Conversion: ppt to mpg.
July 23, 2006 6:19 AM   Subscribe

ppt -> mpg ??

I have a bunch of military briefings in PowerPoint. These are all the boring ones that nobody wants to be stuck briefing, but that still need to be done annually. My Commander has asked me if it is viable to put them all on a DVD so that we can have them in one place.


He wants the briefings to be "performed." This means he doesn't want a .ppt file, but an mpeg-2 file that can be burned to a DVD playable on a TV. The slides need to transition automatically in the movie, and have full audio recorded to accompany the video. This is essentially an effort to create a one-stop shop so that once a year we can pop in the dvd and just sit back for a few hours as the briefings do themselves.

How the hell do I do it?
posted by ハッカー to Computers & Internet (4 answers total) 3 users marked this as a favorite
Have you seen this question about PPT to DVD?
posted by teleskiving at 6:58 AM on July 23, 2006

There's software that'll do it for you. There's a program called PowerVideoMaker that sounds like exactly what you need. I've not tried it, but it has a free trial, so you could give it a shot.

A Google search turns up a bunch of links to similar software.
posted by cerebus19 at 6:59 AM on July 23, 2006

I'm going to assume you're using a PC.

Realistically, you ought to have editing software (something free could be Avid Free) and some DVD burning software (like Sonic's DVDit).

What you'd do is:

1) Record the narration.

2) Export the slides as TGAs or JPGs

Editing Software
3) Import the slides to your editing software.
4) Import your audio.
5) Arrange the length of your slides to change based on the audio
6) Output a quicktime file

DVD Authoring
7) Import the Quicktime file.
8) Burn the DVD.

Now, there's software like PPT-to-DVD as well. Sorta a one stop shop.

Either way you do this, you're going to have a design headache.

Bad slide design will interfere with video. (I'm simplifying quite a bit...but you'll get the idea)

a) Bright Reds and yellows don't work terribly well in video. Heavy chromanance causes a 'buzz' as you're at the display limits for broadcast.

b) small fonts (say, under 24 point on a 640x480 slide, or 30 point on a 800x600 slide or 38 point on a 1024x768 slide) will be difficult to read.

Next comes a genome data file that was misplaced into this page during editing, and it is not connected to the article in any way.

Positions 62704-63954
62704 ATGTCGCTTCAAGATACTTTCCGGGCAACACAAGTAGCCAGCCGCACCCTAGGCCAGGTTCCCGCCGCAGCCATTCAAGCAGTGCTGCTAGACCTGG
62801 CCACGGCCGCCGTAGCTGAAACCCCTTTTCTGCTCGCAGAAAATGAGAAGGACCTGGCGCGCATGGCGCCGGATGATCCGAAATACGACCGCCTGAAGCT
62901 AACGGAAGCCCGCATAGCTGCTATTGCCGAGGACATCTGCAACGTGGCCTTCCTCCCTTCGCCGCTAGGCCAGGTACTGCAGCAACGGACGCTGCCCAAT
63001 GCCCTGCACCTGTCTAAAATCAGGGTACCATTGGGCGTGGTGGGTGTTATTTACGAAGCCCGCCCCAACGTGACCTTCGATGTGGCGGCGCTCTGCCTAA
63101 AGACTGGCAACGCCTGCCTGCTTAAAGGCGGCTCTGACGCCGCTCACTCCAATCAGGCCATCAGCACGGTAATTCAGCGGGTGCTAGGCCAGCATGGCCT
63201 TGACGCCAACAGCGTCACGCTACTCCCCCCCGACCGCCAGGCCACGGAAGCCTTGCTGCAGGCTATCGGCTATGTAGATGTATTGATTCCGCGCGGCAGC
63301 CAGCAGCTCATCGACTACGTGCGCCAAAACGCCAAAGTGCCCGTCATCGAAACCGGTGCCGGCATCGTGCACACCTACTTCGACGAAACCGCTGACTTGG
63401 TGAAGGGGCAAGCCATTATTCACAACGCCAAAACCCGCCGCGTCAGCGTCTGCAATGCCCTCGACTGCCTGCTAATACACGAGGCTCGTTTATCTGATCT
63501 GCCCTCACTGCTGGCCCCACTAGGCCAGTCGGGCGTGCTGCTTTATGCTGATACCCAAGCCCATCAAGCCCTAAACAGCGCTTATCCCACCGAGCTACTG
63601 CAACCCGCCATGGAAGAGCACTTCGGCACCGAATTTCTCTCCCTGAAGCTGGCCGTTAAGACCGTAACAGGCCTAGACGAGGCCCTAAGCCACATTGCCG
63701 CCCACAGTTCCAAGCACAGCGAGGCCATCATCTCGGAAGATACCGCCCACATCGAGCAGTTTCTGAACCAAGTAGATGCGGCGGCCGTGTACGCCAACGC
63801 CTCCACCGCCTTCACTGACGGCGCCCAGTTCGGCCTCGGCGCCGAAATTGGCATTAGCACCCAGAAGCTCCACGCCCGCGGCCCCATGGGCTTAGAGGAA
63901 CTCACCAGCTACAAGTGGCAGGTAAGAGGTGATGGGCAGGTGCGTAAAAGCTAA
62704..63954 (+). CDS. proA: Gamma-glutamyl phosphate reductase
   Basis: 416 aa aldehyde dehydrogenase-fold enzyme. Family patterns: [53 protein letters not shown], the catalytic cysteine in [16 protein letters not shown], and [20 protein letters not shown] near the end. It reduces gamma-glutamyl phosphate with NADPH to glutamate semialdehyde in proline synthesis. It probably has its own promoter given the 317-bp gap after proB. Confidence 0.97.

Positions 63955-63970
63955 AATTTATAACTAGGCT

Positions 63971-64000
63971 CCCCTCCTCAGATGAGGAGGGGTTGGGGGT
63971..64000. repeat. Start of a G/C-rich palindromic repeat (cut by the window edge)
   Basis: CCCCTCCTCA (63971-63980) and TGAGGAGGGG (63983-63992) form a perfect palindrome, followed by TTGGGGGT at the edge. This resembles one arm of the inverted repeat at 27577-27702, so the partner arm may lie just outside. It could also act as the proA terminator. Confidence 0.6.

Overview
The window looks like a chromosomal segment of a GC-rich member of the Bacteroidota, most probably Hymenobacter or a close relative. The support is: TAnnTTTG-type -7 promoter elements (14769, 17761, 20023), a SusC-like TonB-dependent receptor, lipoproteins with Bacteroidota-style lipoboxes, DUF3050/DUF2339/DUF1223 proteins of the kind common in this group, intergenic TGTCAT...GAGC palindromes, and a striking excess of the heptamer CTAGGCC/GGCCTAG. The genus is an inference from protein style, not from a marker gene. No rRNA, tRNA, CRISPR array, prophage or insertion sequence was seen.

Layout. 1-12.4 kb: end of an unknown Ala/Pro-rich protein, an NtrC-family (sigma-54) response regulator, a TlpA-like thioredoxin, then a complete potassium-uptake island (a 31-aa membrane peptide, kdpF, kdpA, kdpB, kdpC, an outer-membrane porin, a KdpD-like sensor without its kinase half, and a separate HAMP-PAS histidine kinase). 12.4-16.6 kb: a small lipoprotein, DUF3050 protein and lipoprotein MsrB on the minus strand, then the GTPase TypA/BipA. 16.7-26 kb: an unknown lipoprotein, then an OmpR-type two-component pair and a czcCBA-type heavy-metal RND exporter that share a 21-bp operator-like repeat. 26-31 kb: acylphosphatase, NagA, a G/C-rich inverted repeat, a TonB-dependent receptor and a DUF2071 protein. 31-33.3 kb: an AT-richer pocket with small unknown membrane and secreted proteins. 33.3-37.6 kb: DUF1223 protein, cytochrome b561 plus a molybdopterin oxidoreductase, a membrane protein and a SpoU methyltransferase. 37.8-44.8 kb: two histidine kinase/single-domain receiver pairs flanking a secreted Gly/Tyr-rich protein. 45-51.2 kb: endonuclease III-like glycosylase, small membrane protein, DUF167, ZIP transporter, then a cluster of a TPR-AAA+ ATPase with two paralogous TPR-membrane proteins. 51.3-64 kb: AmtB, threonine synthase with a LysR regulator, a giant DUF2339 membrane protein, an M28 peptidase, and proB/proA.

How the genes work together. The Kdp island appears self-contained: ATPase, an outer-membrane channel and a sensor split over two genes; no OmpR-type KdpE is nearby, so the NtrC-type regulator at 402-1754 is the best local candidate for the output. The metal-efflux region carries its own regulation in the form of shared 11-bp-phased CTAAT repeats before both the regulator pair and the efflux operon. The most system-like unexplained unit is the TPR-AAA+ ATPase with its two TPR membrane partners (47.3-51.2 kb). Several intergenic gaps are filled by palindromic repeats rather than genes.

DVDs are 720x480 (with rectangular pixels, like bricks, rather than square pixels like the computer.) When you take a larger 1024 x 768 slide and you size it down...small text, particularly serifs (the curly parts of text like Times), don't 'hit' a scanline of video... and this causes a bit of a flicker, making it very, very, unreadable.

c) Video Safe is 90% of the screen. Of the 720x480 screen size, we lose 10% that never is visible on "regular" TVs. We take an additional 10% (for a total of 20%) of where we like text's maximum area to guarantee the visiblitlity of the text. TV screens (tubes) warp a bit at the edges. So text needs to be placed even narrower.


So, technically, here's how I'd do it (Luckily the editing I've done over the years, I've only had to do this once or twice)

I realize that the people who "use" powerpoint, do so poorly...I have to hand check every slide for sizing, color, design, and talk to the presenter on how I'd break up slides that are too dense with information.

I'd use the 640x480 setting in PPT, and not permit anything to be less than 24pt. I'd design with "Title Safe" guidelines in PPT (These don't exist - I have to create them temporarily as part of the Master Slide)...Simple background, nothing noisy. Readability is key.

Depending on my video software (some software, like avid, will automatically compensate), I may have to resize in photoshop to nonsquare pixels, and change the image size to 720x480.

I'd record using my recording method of choice (something digital).

Import the audio and slides into editing software. Put markers down at each slide change. Put my slides down to the markers.

Export the quicktime and take over to my DVD software. Author my DVD.


Just to cut steps out, I know that DVDStudio Pro (mac) and I think that Encore DVD (PC) both have the ability to handle slide shows. I think that they both permit some level of additing audio. So by using either of these products you might be able to cut out the "editing" step, by editing in the DVD Software.
posted by filmgeek at 7:13 AM on July 23, 2006 [1 favorite]

Use either Macromedia Captivate, Camtasia Studio, or the free program called Wink. Any of these will let you run a series of powerpoint slides and record audio over them. The first two output to pretty much any format (though I can't verify whether MPG is one of them right now) including SWF and AVI, which should play on any machine, and Wink will do SWF or create standalone .EXE files that should work fine as well.

Unless he's picky about MPG specifically, you should be all set.
posted by Hildago at 2:38 PM on July 23, 2006

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